Zero-hours contracts have been much in the news lately. There could be around one million zero-hours workers in the UK – four times official estimates – according to a survey by the Chartered Institute of Personnel and Development (CIPD). Even Buckingham Palace is apparently at it. Some observers have clearly decided that these arrangements are a Very Bad Thing.
The difficulty with any discussion on this issue is that the term “zero-hours contract” covers a range of different types of employment arrangement, so people are often comparing chalk and cheese. In essence, a zero-hours contract is an agreement between two parties that one may be asked to perform work for the other but there is no set minimum level of work or pay. The contract will provide what pay the individual will get if he or she does work and will deal with the circumstances in which work may be offered (and, possibly, turned down).
At one end of the scale, this could be similar to a staff “bank” arrangement, where the hirer can contact anyone in the bank if there is work on offer and those contacted are under no obligation to accept. In these circumstances, minimum employment protections may not apply (for example, there may be no right to paid holiday or sick pay) because the individual does not necessarily have the status of employee or worker due to a lack of “mutuality of obligation”. This arrangement may well suit both sides by offering flexibility, but will clearly not guarantee that the job seeker will get enough work to make ends meet.
Another type of arrangement might be an “umbrella” contract, where the contract sets out the terms on which an assignment (if available) might be offered but does not guarantee any minimum assignments. This might be used for highly paid, professional service jobs to deal with fluctuations in demand. Once offered and accepted, an assignment might last for months or even years. The individual would qualify for the minimum protections afforded to “workers” or “employees”, depending on his or her particular status.
Yet another variation on the theme seems quite common in retail, hospitality and leisure, and increasingly in care work too. Here, individuals might be nominally on zero-hours contracts but are actually working regularly. They might be informed of their hours when the shift rota has been prepared, maybe a week in advance, or they might be “on call” or subject to last minute cancellation. Such contracts might be used to deal with demand issues (such as seasonal variations in the tourist industry) or, in some circumstances, might be used by unscrupulous employers to try to minimise their obligations to the people who work for them. Nonetheless, it is possible that an employment relationship or “worker” status might be implied if in practice - regardless of the wording of the contract - the employer has an obligation to provide a certain level of work and the individual has an obligation to accept it.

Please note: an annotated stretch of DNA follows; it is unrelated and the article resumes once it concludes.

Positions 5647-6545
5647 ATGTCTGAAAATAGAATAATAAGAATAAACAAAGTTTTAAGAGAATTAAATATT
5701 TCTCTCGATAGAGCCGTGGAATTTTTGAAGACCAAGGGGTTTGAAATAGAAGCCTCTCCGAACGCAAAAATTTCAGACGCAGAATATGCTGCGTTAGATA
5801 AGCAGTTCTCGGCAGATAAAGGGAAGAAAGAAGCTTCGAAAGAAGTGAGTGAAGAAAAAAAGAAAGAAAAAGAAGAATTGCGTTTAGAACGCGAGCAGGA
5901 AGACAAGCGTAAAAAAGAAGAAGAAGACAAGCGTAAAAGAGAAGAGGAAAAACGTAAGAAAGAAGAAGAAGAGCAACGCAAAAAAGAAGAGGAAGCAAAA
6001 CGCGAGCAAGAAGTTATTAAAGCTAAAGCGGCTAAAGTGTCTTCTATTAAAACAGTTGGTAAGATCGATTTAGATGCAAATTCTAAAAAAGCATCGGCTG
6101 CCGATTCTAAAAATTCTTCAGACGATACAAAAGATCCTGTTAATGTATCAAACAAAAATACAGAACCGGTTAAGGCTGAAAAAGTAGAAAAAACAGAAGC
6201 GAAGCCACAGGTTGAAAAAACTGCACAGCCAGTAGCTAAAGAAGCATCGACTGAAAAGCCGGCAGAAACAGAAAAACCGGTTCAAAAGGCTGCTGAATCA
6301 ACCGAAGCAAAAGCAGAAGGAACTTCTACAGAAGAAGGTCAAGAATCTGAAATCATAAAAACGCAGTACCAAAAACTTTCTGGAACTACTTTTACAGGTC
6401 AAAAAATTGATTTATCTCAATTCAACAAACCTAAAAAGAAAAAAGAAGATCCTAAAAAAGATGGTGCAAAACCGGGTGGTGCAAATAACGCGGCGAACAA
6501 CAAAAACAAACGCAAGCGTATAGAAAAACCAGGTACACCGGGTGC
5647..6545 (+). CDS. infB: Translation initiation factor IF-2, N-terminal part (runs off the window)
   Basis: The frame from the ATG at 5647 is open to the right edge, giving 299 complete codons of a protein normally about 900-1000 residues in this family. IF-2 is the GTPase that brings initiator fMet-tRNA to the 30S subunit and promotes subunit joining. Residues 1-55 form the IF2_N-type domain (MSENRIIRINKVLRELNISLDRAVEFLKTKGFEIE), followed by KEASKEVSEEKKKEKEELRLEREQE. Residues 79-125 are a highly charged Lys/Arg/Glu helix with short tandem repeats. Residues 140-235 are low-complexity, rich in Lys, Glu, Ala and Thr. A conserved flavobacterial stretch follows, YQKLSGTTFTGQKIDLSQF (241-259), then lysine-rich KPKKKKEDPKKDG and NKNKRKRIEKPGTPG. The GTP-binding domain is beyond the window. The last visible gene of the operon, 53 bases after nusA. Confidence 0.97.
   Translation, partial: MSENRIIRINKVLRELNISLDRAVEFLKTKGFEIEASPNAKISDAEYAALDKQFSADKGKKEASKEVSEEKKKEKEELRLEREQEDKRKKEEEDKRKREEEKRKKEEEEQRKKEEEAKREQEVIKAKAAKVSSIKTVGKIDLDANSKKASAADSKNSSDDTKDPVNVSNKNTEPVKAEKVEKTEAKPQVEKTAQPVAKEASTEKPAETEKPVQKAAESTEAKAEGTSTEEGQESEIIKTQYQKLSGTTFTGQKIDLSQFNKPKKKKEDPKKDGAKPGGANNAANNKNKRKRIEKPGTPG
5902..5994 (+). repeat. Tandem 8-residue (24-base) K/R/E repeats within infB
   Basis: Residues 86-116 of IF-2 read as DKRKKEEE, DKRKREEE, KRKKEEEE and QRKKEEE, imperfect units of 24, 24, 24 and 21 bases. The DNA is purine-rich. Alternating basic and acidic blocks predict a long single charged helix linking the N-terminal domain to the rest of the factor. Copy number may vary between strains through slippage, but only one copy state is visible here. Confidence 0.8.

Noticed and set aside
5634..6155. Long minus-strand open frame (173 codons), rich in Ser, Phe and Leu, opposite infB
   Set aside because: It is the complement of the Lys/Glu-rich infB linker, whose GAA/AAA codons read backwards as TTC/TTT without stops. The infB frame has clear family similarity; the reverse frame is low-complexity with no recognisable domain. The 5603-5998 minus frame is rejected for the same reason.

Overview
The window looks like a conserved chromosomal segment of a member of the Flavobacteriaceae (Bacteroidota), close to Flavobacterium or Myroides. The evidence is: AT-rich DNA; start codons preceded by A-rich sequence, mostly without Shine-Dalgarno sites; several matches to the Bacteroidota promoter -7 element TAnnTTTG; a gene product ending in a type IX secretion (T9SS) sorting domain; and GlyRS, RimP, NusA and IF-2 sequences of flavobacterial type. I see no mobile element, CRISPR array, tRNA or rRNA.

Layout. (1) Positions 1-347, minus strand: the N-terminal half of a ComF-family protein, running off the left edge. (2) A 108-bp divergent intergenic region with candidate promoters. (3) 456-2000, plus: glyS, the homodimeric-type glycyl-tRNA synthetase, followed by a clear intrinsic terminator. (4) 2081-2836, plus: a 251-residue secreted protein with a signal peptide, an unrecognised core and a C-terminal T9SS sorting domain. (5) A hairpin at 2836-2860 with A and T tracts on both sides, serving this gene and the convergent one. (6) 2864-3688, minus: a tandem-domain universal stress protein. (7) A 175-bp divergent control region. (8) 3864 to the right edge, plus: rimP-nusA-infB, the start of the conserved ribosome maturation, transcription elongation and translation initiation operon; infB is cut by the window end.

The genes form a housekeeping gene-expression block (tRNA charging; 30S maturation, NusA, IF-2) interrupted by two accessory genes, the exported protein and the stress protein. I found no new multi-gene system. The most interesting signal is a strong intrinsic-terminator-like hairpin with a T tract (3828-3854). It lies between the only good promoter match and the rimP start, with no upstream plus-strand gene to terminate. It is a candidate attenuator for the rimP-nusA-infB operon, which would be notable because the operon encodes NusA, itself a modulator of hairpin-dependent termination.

The real problem with these arrangements is that they have the potential to become exploitative, given the power inequalities inherent in the employment relationship which are more extreme in the case of lower-skilled, lower-paid workers. Examples of the types of abuses that can occur include:
- individuals not being allowed to work for others even when the “employer” has no work to offer
- individuals not being given sufficient notice that they are being asked to work
- individuals not being given sufficient notice that work is cancelled (possibly being asked to leave mid-shift because work has dried up)
- having no real choice about whether to accept work, or being penalised for turning it down
- employers bullying individuals by capriciously withholding work
- employers evading their obligations to pay sick pay and holiday pay
The CIPD has also pointed out that it can be difficult for people on zero-hours contracts to get mortgages or credit cards because they cannot show that they have a steady income.
Some issues, however, such as not having sufficient work, are not confined to those working under zero-hours contracts but are experienced by many part-time employees too. And, of course, problems will always be worse during a recession when there are fewer jobs around and people cannot simply walk away from unsatisfactory situations.
Given the range of circumstances in which these contracts are used and the variation in their terms, it is difficult to see what regulation could be used to address the problems identified above without impacting on non-abusive arrangements. Business Secretary Vince Cable has suggested that the Government might consider legislating to stop employers preventing zero-hours contract workers from working for others.
Other possible measures might include: regulating the amount of notice required to cancel shifts without pay; giving workers a statutory claim if their hours are reduced for a “capricious” reason (e.g. to bully or punish them); giving those on zero-hours contracts the same employment protection rights as “workers”; and best-practice guidance for certain industries and sectors. Raising the minimum wage would help part-time and poorly paid employees generally, but would not necessarily compensate for not getting sufficient hours’ work.
Rather than seeking to regulate zero-hours arrangements through legislation, it may be the case that naming and shaming employers for their poor practices and consumer boycotts are more effective and focused strategies for dealing with abuse. With that in mind, it may be in employers’ interests to consider what “best practice” might mean in this area and seek to to adopt it, before they become the centre of the next Twitter storm.